I’m reminded of the debate about David Simon’s Almighty Verisimilitude, among other things. Of course Simon’s material is explicitly meant to be fictionalized, but that makes it interesting that he seems to be holding himself to a higher standard of detail-realism than some people seem to want their documentaries to adhere to. So what is a documentary anyway? Obviously, a movie that depicts real events. But almost as obviously, we expect the movie-maker to bring a perspective to the recording, and assume they may be selective in their choice of facts to reveal in the pursuit of that perspective. Documentary maker Jason Scott figures King of Kong went too far when the facts it chose not to reveal seemed to be ones that would actively contradict the narrative implied by the ones it did. And now, over at Jason Scott’s blog, there is some ongoing consideration of those factualities.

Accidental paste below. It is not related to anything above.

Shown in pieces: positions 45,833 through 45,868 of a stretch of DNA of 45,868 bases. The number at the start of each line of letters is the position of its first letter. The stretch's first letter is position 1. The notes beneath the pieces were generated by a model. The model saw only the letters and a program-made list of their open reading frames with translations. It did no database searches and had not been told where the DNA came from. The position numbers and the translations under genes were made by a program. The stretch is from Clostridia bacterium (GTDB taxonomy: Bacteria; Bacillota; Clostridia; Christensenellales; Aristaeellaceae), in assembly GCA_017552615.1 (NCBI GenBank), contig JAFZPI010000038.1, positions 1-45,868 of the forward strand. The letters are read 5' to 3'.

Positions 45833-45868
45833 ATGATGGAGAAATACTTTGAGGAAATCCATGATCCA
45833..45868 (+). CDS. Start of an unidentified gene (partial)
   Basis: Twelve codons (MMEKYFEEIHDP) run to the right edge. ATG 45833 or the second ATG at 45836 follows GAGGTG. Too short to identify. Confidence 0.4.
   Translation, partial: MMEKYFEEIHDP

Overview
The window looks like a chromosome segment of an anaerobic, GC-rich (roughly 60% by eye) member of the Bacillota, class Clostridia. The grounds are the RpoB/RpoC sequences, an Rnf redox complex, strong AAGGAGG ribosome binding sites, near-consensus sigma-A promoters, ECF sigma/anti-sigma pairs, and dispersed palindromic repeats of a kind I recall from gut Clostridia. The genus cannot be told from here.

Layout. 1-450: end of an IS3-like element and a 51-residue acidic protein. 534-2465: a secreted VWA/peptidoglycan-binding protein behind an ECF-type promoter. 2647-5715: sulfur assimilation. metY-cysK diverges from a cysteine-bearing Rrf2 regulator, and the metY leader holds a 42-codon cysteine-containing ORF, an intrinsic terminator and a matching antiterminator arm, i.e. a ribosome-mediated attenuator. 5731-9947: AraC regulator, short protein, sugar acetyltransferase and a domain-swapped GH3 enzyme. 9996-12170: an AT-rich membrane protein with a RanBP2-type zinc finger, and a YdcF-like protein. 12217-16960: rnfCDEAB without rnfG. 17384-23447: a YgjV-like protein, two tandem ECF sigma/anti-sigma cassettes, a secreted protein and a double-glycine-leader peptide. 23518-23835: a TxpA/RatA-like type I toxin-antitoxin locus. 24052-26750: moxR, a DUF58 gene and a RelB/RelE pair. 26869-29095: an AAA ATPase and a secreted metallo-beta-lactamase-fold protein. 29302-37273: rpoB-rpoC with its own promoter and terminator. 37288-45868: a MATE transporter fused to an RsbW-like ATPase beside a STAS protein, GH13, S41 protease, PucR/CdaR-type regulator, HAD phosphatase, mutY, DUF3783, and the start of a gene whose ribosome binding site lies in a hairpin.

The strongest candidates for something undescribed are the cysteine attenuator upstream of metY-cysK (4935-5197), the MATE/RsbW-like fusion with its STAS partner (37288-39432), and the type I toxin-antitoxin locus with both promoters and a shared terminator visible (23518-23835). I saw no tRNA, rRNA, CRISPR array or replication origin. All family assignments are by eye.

The factual truth is only one of two related debates here: is the literal truth revealed or distorted by this particular movie, sure, but also: do we expect documentaries to be about the real world, or do we expect them to use the real world as raw medium to construct an artistic truth? Both apparently.
Here’s Jesse Thorn of The Sound of Young America putting the debate to Ira Glass of This American Life, after he got himself worked up complaining to Jonathan Goldstein (former TAL producer) about the same topic.